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Helpful Geometry formula sheet: http://gmatclub.com/forum/best-geometry-93676.html I hope these will help to understand the basic concepts & strategies. Please Click ON KUDOS Button.

Last edited by Bunuel on 30 Jan 2015, 05:04, edited 3 times in total.

Consider 1)+2) from 2) we have \(6a=b\) plug it in 1) and solve for "a". Than plug it into 2). Now with known "a" and "b" you can find the value of \((a^(-2))(b^(-3))\) Remember that you don't need to solve it, you need to know that the equation could be solved. (C)

Putting the question in the right form can help you quickly arrive at the answer. What is \(\frac{1}{a^2b^3}?\)

1. \(\frac{1}{a^3b^2} = \frac{1}{36}\) Since a and b are real numbers so they can occur in many combinations to give 1/36. This statement alone is not sufficient.

2. \(\frac{a}{b} = \frac{1}{6}\) Again, a and b are real numbers and they can take many different values to give 1/6 (e.g. a = 1, b = 6 or a = 2, b = 12 etc). This statement alone is not sufficient.

You can easily get the value of \(\frac{1}{a^2b^3}\) by combining the two statements. \(\frac{1}{a^2b^3} = \frac{1}{a^3b^2} * \frac{a}{b} = \frac{1}{36} * \frac{1}{6}\) Hence they are sufficient together. Answer (C)
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Here is the way I thought: (a^-3)(b^-2)=(36^-1) (1/a^3)(1/b^2)=1/36 (a^3)(b^2)=36 (a^3)(b^2)=(3^2)(2^2) (a^3)(b^2)=(1^3)(6^2) a= 1 ; b = 6

How using fractions would make this reasoning wrong?

You are missing a point there: we are NOT told that \(a\) and \(b\) are integers, hence from \(a^3*b^2=36\) you cannot say for sure that \(a=1\) and \(b=6\). Because for ANY \(a\) there will exist some \(b\) which will satisfy \(a^3*b^2=36\) (and vise-versa). For example if \(a=2\) then \(b^3=9\) and \(b=\sqrt[3]{9}\).

Re: What is the value of a^(-2)*b^(-3)? [#permalink]

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13 Sep 2012, 06:53

Bunuel wrote:

What is the value of a^-2*b^-3?

Note that we are not told that \(a\) and \(b\) are integers.

\(a^{-2}*b^{-3}=\frac{1}{a^2b^3}=?\) So, basically we need to find the value of \(a^2b^3\).

(1) \(a^{-3}*b^{-2}=36^{-1}\) --> \(a^3b^2=36\). Not sufficient. (2) \(ab^{-1}=6\) --> \(\frac{b}{a}=\frac{1}{6}\). Not sufficient.

(1)+(2) Multiply (1) by (2): \(a^3b^2*\frac{b}{a}=a^2b^3=36*\frac{1}{6}\). Sufficient.

Answer: C.

Hi all, I would like to add to the explanation given by Bunuel. (1)as explained by bunuel \(a^3b^2=36\) - Insufficient ----> Why? Because we can be sure that a=1 but we b can be either +6 or -6 (2) b = 6a----Insufficient because this is just a ratio & nothing is mentioned about their values.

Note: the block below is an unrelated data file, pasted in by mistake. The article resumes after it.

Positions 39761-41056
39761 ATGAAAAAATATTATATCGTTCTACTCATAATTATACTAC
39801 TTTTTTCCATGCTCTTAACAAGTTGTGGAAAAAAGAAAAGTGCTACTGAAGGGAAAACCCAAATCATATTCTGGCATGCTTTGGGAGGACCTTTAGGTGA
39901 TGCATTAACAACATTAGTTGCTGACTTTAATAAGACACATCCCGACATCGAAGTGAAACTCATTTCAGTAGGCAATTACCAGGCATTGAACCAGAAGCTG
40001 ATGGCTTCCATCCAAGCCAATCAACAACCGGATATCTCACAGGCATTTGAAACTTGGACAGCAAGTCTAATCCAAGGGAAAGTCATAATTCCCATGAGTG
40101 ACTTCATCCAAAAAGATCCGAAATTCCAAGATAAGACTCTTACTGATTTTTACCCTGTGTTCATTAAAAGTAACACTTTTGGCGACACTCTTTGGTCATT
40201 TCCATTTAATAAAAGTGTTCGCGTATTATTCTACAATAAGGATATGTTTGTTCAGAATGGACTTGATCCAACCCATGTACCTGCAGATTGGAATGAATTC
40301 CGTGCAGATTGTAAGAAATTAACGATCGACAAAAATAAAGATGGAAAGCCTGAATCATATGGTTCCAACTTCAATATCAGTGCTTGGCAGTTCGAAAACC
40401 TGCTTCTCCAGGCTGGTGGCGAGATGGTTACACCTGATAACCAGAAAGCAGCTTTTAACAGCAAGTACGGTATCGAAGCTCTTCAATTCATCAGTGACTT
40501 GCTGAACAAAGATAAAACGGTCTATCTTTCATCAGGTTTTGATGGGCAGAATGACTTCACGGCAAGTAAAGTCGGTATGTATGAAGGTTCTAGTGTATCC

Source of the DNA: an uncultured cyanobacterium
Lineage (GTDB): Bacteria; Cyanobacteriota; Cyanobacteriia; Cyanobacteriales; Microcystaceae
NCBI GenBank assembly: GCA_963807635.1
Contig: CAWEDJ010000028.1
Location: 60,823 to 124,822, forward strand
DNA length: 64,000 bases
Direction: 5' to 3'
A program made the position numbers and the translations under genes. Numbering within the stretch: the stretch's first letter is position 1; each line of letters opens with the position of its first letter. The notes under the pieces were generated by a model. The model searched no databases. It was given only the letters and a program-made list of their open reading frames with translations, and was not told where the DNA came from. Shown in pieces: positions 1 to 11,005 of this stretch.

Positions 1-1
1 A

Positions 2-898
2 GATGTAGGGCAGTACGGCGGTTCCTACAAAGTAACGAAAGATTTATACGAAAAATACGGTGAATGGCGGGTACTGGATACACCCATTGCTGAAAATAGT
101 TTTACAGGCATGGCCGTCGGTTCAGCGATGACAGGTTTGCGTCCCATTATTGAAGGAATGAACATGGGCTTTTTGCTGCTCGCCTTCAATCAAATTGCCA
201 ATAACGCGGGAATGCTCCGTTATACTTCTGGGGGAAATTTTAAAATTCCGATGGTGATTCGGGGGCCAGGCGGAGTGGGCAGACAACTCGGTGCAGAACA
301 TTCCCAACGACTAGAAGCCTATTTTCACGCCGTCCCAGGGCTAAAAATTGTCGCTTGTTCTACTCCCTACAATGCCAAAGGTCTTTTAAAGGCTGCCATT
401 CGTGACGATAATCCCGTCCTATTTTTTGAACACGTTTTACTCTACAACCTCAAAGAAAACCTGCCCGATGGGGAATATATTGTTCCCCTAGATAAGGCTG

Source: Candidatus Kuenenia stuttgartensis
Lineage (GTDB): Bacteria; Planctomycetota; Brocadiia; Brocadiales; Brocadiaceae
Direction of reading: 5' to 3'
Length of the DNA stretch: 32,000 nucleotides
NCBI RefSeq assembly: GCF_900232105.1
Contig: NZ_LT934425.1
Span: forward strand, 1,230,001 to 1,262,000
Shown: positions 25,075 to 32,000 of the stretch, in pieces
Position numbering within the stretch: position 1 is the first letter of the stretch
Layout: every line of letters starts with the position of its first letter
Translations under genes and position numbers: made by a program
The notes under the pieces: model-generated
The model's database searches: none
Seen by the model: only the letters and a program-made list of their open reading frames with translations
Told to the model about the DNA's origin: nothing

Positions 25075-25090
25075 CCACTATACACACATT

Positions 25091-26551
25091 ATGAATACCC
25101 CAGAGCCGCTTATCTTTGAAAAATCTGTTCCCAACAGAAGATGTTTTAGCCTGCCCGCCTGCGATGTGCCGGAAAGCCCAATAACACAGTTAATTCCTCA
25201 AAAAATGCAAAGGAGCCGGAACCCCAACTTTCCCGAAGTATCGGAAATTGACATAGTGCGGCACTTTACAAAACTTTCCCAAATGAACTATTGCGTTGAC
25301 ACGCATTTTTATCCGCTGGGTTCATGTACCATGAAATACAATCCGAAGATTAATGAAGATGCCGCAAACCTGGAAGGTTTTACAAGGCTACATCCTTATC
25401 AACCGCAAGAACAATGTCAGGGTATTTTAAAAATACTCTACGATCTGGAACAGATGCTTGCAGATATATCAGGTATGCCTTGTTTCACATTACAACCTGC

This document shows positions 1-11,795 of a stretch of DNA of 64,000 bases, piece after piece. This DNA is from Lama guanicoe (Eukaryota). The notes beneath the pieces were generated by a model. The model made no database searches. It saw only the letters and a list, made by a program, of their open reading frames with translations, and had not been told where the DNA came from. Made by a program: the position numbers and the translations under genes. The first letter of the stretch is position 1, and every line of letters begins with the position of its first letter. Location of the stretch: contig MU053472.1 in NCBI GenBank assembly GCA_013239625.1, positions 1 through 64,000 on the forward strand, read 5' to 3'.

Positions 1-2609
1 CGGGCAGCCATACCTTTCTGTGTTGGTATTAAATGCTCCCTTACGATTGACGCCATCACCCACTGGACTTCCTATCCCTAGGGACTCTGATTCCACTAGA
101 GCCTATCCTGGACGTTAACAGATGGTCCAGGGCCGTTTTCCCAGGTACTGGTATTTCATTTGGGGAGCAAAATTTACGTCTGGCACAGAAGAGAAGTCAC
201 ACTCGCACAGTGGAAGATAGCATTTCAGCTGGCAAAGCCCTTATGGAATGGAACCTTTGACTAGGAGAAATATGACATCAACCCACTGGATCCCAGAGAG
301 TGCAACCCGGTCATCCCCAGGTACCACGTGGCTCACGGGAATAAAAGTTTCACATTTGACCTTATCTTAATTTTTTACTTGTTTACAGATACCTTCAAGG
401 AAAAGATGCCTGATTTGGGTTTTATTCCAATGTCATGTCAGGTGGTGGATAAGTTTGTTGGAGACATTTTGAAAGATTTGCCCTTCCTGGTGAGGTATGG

Hope it helps.
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Note that we are not told that \(a\) and \(b\) are integers.

\(a^{-2}*b^{-3}=\frac{1}{a^2b^3}=?\) So, basically we need to find the value of \(a^2b^3\).

(1) \(a^{-3}*b^{-2}=36^{-1}\) --> \(a^3b^2=36\). Not sufficient. (2) \(ab^{-1}=6\) --> \(\frac{b}{a}=\frac{1}{6}\). Not sufficient.

(1)+(2) Multiply (1) by (2): \(a^3b^2*\frac{b}{a}=a^2b^3=36*\frac{1}{6}\). Sufficient.

Answer: C.

Hi all, I would like to add to the explanation given by Bunuel. (1)as explained by bunuel \(a^3b^2=36\) - Insufficient ----> Why? Because we can be sure that a=1 but we b can be either +6 or -6 (2) b = 6a----Insufficient because this is just a ratio & nothing is mentioned about their values.

Hope it helps.

Let me correct you: we cannot be sure that \(a=1\) from (1). Since we are not told that \(a\) and \(b\) are integers, then \(a\) could, for example be 2 and \(b\) could be \(-\frac{3}{\sqrt{2}}\) or \(\frac{3}{\sqrt{2}}\).

Re: What is the value of a^(-2)*b^(-3)? [#permalink]

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10 Jul 2013, 07:01

1

This post received KUDOS

Bunuel wrote:

What is the value of a^-2*b^-3?

Note that we are not told that \(a\) and \(b\) are integers.

\(a^{-2}*b^{-3}=\frac{1}{a^2b^3}=?\) So, basically we need to find the value of \(a^2b^3\).

(1) \(a^{-3}*b^{-2}=36^{-1}\) --> \(a^3b^2=36\). Not sufficient. (2) \(ab^{-1}=6\) --> \(\frac{b}{a}=\frac{1}{6}\). Not sufficient.

(1)+(2) Multiply (1) by (2): \(a^3b^2*\frac{b}{a}=a^2b^3=36*\frac{1}{6}\). Sufficient.

Answer: C.

small typo here : statement 2 says : \(ab^{-1}=6^{-1}\) and not \(ab^{-1}=6\) so we have \(\frac{a}{b} = \frac{1}{6}\) so \(a^2b^3= a^3 *b^2 * \frac{b}{a} = 36 *6 = 216\) and not \(\frac{36}{6}\)

Note that we are not told that \(a\) and \(b\) are integers.

\(a^{-2}*b^{-3}=\frac{1}{a^2b^3}=?\) So, basically we need to find the value of \(a^2b^3\).

(1) \(a^{-3}*b^{-2}=36^{-1}\) --> \(a^3b^2=36\). Not sufficient. (2) \(ab^{-1}=6\) --> \(\frac{b}{a}=\frac{1}{6}\). Not sufficient.

(1)+(2) Multiply (1) by (2): \(a^3b^2*\frac{b}{a}=a^2b^3=36*\frac{1}{6}\). Sufficient.

Answer: C.

small typo here : statement 2 says : \(ab^{-1}=6^{-1}\) and not \(ab^{-1}=6\) so we have \(\frac{a}{b} = \frac{1}{6}\) so \(a^2b^3= a^3 *b^2 * \frac{b}{a} = 36 *6 = 216\) and not \(\frac{36}{6}\)

Hope it helps

Yes, exponent was missing in the second statement. Edited. Thank you.
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Re: What is the value of a^(-2)*b^(-3)? [#permalink]

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22 Jan 2015, 08:29

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